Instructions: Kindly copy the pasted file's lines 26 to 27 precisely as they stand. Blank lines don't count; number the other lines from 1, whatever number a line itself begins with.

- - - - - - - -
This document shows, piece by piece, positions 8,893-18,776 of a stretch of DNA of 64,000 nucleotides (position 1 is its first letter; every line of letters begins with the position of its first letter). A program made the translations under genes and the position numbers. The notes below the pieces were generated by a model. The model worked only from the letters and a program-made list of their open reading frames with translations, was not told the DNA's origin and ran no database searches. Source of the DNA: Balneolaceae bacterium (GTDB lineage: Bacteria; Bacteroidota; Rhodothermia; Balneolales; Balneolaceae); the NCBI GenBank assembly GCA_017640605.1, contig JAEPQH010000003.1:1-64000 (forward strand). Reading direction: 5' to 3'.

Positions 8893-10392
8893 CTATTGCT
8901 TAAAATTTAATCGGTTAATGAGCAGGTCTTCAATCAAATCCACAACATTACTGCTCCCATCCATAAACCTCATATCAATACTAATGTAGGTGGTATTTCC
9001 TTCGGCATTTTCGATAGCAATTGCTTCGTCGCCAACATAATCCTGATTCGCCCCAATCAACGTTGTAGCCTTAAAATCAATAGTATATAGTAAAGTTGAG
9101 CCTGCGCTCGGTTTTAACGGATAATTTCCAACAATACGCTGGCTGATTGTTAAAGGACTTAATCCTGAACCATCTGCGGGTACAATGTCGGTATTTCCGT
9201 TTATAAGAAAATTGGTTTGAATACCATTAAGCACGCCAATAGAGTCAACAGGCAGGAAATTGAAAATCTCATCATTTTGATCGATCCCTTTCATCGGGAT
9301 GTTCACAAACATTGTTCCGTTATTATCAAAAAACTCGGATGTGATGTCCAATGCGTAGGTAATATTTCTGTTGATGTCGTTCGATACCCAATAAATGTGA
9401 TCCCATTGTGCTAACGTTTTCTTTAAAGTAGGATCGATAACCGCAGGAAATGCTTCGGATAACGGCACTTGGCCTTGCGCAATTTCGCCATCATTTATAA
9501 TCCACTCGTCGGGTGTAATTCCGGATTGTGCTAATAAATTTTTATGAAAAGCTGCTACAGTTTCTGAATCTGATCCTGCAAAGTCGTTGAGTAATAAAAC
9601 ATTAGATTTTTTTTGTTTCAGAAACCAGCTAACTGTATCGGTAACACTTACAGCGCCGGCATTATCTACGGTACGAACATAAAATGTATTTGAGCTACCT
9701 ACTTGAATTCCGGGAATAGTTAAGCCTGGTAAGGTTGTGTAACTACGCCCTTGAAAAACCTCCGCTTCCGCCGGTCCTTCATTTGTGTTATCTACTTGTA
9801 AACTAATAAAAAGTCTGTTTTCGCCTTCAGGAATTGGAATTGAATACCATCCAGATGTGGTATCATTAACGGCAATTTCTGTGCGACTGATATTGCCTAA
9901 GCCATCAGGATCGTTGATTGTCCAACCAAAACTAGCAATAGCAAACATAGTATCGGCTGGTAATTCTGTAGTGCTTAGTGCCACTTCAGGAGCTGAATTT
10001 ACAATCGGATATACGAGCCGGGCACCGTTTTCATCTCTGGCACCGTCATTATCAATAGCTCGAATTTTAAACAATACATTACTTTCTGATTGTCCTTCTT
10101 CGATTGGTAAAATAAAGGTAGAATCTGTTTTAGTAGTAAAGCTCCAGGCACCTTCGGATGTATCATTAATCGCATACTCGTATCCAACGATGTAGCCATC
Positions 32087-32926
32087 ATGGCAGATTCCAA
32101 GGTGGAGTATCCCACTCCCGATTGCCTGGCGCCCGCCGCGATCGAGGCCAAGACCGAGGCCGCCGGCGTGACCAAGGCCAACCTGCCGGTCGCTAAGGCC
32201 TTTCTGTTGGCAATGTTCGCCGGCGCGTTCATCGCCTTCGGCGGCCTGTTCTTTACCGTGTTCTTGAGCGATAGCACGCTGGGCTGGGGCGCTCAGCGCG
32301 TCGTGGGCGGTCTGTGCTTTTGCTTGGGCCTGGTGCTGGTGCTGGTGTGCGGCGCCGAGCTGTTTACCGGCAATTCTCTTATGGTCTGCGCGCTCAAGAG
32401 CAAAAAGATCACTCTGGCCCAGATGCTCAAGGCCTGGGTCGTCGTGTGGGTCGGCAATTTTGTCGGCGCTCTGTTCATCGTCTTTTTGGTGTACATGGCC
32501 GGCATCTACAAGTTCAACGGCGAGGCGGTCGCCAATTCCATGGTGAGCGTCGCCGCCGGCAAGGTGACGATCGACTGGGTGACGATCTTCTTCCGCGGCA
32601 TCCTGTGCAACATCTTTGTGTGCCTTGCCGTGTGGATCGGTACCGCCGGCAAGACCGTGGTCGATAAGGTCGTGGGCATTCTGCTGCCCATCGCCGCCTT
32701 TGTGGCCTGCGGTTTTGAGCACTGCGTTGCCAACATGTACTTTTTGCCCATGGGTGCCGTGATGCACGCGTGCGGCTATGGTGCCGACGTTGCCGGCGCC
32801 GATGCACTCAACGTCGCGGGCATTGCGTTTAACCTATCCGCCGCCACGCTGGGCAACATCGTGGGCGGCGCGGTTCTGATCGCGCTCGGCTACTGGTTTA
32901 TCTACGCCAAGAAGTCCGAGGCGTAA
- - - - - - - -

32801 GATGCACTCAACGTCGCGGGCATTGCGTTTAACCTATCCGCCGCCACGCTGGGCAACATCGTGGGCGGCGCGGTTCTGATCGCGCTCGGCTACTGGTTTA
32901 TCTACGCCAAGAAGTCCGAGGCGTAA